[Jad] recently wrote in to share a pair of projects that have been keeping him busy as of late.
The first is a sound localization system not unlike one we showed you a few weeks ago. The difference is that his system displays the sound source via a set of LEDs rather than by motion, making it far less prone to interference by things like servo noise. His system uses four identical circuits, each of which are wired to a separate analog input on the Arduino. Each channel is adjustable, making it easy to tweak how the system responds to a particular sound.
His second project is a sizable robot built on the Motoruino platform. His contraption features several stacked control boards that handle the bots locomotion as well as camera control. It connects to his computer via a Bluetooth module that boasts a 1 mile range, allowing him to control everything from his PC. [Jad] is using the robot as a prototype for a much larger scale creation, and he says that his current focus is getting the robot to track and follow objects automatically using the on-board camera.
Continue reading to see a small preview of his bot’s progress so far.
Continue reading “Sound localization and a treaded rover”
Sound localization is very popular in law enforcement circles due to its accuracy and ability to quickly separate gunshots from other similar noises. These systems don’t come cheap, and after trying to build one himself, [Fileark] knows why.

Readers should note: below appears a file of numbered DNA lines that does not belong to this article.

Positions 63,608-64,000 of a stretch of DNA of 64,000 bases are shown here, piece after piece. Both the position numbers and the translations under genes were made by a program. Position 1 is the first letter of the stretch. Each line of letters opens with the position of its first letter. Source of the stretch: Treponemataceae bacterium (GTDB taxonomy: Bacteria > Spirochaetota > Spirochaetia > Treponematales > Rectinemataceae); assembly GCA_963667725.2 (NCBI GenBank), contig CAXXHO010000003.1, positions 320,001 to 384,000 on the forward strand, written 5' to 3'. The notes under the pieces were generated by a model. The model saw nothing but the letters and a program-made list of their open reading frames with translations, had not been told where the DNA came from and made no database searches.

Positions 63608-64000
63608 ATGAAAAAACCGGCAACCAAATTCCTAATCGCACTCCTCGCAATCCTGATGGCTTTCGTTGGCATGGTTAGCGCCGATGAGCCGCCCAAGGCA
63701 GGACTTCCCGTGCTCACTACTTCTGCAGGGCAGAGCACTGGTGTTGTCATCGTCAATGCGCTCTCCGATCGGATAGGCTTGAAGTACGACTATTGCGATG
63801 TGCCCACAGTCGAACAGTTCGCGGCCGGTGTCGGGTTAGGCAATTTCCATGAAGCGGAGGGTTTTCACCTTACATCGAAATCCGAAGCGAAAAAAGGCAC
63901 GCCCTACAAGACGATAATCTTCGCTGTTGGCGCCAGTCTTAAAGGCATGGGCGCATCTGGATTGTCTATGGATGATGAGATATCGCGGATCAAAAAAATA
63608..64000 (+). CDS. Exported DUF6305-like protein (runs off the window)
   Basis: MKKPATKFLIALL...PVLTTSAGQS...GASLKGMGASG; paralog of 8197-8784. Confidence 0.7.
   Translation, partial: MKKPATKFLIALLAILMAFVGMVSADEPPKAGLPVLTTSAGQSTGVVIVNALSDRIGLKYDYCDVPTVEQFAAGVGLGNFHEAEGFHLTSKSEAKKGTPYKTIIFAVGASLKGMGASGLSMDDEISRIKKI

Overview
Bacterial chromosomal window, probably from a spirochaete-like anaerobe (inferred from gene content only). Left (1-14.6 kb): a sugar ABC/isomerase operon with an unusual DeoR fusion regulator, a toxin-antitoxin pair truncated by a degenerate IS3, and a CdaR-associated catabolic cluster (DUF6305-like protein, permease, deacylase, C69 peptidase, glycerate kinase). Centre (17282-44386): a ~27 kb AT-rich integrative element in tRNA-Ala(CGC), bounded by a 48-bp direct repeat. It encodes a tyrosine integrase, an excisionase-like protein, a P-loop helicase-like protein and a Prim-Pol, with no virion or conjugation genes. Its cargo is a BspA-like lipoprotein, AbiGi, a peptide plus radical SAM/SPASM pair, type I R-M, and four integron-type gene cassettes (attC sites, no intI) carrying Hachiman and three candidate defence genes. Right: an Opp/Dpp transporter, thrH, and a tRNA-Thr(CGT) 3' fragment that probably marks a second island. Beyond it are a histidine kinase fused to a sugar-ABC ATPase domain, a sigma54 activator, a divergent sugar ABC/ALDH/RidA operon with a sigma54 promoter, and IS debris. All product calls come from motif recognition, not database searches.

He thought it would be neat to build a sound localization sensor based on how the human ear determines a sound’s source. Once he got started however, he realized just how hard it was to do localization just right.
He used an LM324N op-amp as a volume comparator, which he says works decently enough though he figures there are ICs out there that can do a better job. [Fileark] reports that the sound detector works well when the source is within about a foot of the sensors, but performance deteriorates at greater distances. He may consider using an ARM Cortex-M3 as his sound processor if he builds a second version, since the Arudino he used just doesn’t have enough power to sample and run calculations within the 10-50 microsecond window he requires.
Keep reading to see a video of his sound localization sensor in action.
Continue reading “DIY sound localization sensor”